*/ The stanchions on the fork start to see some sign of wear (the black coating is not as black as before)
*/ Often you can have a lot of maintenance to do on the dropper post.
*/ Replace the rear rim or at best, change all the spoke because they start to snap one after the other.
  • 2 0
 @hpman83: Thanks for your elaborate answer. I understand that components wear but it doesn't quite clarify to me why it would be cheaper to replace the complete bike at that point. If your rear mech is worn after for years, if you replace it with a new one then in that respect, it is as new isn't it? Same goes for other parts. A stanchion (hence crown-stanchion-steerer assembly) may be a bit more expensive to replace but most fork manufacturers do offer these as spare and still much cheaper than a complete new fork. And again, if you replace that part (and the bushings) there is no reason why it wouldn't last just as long as it just did before. I mean, I can imagine that if the bores for the frame bearings start to widen, the headtube starts to ovalize, threads get worn, that may be a reason to replace a frame which, for some, implies a new complete bike may be interesting. But until that point, replacing or repairing quality components would be cheaper I'd say.
  • 1 0
 @vinay: To calcultae the cost per year I do the following:
((Cost of new bike ) + (Total cost of maintenance) - (Resale Value of the bike)) / (Number of year I keep the bike) = (Cost per year).
During the first 4 years, the cost per year is decreasing but after 4 years, it stabilizes and has a tendency to slighty increase. So overall, keeping your bike 4 years or 7 years cost you the same amount of money but you have more breakdown, and a bike with old geometry and old standards. Of course, this results is only valid if you buy the bike new. If you buy your bike used, you have to do the math (I have no idea of the result).
And also the result can vary depending how much you ride (for the cost of maintenance), where you ride (mud or dry makes a big difference), if you do your own maintenance or if you pay a bike shop to do it etc etc....
  • 1 0
 @hpman83: Thanks again for clearing that up. The difference with my approach (and I fully respect your approach) is that I just ride nearly everything until it is worn or broken. The exception may be frames of which I've broken only one (a steel Voodoo Erzulie hardtail). My first frame (generic aluminium hardtail) we assembled with parts everyone had kicking around and gave it to the club for people to borrow. My previous frame (steel DMR Switchback hardtail) was actually good and I rode it for ten years but it was quite short (because I just want a low top tube and back then that implied the frame would be short). Especially as I at some point shifted to Catalyst pedals which are designed to have your midfoot over the axle (rode ball of the foot over the axle until then) balance was too much over the front which made it too twitchy and I was constantly losing the rear in corners which gets old quick. I reassembled it with lightweight parts and my daughter rides it now. But I'm happy with my current frame and I don't see it break though even if it does, they'll be able to fix it for less than the frame cost initially. But other parts, they just wear. I recently replaced my right hand Magura Louise 2006 (green) master for a Magura Marta 2009 because it started sucking air. Calipers were already the 2007 model as I needed PM for frame and fork. But that's it right? Nearly everything can be fixed, spares can be had everywhere. Nearly nothing of the stuff I dispose of is usable, let alone worth money. The stuff that can be used, I give away as indeed it probably doesn't have any resale value anyway. But that doesn't mean that it has ever been particularly expensive to keep my old gear running. Whoever buys used gear takes the cost of maintenance into consideration so it seems to me the cost of maintenance and the difference between the cost of new and resale would cancel out. If not, either whoever buys your used gear would have been better off buying new. Or it would have been cheaper for you to hold on to what you had because you're paying more for your new component/bike than it would have cost to maintain it.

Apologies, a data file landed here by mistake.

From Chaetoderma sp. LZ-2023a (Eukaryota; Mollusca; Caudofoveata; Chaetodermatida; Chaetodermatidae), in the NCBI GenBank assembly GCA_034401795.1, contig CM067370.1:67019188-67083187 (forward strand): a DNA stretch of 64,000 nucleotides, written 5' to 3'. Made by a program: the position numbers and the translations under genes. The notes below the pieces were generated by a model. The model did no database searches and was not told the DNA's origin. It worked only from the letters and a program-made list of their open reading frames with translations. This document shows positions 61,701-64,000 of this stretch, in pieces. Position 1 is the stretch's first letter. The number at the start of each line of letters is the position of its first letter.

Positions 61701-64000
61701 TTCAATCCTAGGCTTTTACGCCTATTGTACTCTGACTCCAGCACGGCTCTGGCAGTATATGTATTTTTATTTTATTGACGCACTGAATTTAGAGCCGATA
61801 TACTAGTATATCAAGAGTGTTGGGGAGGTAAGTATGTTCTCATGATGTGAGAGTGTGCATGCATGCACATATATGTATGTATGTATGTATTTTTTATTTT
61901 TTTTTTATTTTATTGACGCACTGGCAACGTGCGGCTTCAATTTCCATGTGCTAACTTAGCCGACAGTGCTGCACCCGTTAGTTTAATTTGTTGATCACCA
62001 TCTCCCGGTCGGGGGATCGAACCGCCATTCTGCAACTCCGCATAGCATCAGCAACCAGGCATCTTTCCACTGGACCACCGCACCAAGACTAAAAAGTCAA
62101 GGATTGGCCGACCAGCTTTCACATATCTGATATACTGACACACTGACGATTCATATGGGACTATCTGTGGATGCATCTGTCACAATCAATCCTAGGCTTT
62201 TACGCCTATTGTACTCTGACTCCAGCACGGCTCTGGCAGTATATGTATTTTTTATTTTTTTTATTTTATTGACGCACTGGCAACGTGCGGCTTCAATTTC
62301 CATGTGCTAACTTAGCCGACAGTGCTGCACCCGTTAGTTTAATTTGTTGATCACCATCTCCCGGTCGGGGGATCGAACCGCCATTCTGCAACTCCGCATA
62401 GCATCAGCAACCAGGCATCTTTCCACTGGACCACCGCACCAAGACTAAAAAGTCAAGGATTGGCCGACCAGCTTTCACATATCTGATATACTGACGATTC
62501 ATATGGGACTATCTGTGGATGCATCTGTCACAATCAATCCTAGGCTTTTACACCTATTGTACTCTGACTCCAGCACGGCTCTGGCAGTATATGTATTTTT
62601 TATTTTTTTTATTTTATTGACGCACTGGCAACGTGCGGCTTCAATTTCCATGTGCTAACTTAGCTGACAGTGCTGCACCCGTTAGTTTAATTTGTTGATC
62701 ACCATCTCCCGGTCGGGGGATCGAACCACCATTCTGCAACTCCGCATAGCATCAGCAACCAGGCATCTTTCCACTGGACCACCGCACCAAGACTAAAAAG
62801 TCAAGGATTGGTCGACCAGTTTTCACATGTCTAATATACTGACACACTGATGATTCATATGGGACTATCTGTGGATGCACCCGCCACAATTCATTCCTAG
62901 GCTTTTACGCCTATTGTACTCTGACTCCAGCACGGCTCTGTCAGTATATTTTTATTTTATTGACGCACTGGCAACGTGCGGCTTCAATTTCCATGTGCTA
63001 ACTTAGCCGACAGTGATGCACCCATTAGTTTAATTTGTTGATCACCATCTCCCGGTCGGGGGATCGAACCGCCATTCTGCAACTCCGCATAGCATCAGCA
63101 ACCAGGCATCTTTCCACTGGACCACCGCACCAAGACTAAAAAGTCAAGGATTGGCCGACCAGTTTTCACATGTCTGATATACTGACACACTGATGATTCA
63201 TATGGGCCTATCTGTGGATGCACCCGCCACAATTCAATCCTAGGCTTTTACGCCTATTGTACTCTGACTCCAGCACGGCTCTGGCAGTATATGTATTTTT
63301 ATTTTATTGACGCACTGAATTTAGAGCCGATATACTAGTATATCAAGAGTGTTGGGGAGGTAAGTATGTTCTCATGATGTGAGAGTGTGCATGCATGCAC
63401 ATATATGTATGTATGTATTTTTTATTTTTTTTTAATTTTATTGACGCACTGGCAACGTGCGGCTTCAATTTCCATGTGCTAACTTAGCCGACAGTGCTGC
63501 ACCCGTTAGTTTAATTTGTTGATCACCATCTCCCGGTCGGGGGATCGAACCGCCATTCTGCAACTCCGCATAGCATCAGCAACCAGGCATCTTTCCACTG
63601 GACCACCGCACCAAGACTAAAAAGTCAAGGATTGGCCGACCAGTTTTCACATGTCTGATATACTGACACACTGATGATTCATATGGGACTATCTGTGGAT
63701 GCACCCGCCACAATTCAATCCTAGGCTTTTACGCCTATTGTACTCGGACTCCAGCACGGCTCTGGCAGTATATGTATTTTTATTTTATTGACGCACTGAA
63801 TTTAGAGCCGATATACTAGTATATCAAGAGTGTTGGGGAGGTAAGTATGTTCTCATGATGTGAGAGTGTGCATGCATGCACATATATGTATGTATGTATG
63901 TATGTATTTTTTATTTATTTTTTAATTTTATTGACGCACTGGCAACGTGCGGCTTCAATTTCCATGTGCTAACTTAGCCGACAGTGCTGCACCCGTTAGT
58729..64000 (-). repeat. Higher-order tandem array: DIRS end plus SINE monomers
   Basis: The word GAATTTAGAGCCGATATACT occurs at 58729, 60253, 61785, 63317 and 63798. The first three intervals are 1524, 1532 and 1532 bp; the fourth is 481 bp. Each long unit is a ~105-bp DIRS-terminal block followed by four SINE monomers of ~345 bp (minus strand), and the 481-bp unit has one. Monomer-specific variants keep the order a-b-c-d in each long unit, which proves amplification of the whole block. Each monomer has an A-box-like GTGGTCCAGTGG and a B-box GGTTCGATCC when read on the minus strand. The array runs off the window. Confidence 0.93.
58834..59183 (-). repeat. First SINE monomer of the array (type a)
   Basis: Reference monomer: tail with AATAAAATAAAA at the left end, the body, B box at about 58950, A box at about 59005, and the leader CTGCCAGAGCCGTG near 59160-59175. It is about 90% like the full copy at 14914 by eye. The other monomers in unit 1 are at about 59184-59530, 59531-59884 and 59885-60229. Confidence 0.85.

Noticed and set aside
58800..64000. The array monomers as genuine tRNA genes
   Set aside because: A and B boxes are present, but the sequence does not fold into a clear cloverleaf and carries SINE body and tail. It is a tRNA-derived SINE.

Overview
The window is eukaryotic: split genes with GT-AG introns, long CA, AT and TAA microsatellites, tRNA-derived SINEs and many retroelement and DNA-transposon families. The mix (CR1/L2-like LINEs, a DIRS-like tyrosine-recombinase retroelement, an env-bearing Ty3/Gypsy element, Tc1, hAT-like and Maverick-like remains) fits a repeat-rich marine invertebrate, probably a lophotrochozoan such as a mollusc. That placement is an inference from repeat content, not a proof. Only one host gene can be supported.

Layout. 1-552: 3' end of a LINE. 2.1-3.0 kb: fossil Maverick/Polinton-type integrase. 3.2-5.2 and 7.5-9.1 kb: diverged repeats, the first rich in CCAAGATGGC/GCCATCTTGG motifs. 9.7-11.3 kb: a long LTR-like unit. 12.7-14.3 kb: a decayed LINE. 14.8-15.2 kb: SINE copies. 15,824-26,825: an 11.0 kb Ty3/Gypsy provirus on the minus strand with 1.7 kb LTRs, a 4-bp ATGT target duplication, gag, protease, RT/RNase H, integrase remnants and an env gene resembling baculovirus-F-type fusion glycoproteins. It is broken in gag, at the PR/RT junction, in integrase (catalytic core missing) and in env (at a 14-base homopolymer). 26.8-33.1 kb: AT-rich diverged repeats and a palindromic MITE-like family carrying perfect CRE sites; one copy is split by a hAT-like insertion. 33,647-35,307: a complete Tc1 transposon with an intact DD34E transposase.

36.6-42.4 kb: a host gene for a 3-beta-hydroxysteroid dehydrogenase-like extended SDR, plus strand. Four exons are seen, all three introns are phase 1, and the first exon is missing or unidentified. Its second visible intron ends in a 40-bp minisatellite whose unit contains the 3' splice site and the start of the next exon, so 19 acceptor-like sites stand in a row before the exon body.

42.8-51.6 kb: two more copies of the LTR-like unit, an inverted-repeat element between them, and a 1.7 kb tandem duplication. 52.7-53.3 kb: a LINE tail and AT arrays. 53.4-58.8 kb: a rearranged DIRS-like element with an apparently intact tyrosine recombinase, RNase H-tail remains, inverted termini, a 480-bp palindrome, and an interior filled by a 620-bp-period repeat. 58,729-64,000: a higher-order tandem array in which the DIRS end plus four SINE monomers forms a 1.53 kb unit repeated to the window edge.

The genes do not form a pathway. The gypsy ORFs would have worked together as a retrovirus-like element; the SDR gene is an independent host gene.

But I admit, I'm no proper armchair economist. I just ride my bike and fix and maintain it when I should. I think most money disappears in lube, tires, chain and the smaller cassette sprockets (maybe because I always stand and as such apply more load on the drivetrain). I just don't think I'd be cheaper off at any point to replace the bike instead of any of these wear items.
  • 25 0
 Both my local bike shops offer 15% off parts and accessories to members of the local MTB club. For $50 it's well worth it plus the other perks.


And, contrary to popular belief, you can have fun on a bike with outdated geo and *gasp* 26" wheels.
  • 12 2
 No you can't. Fake news.
  • 20 0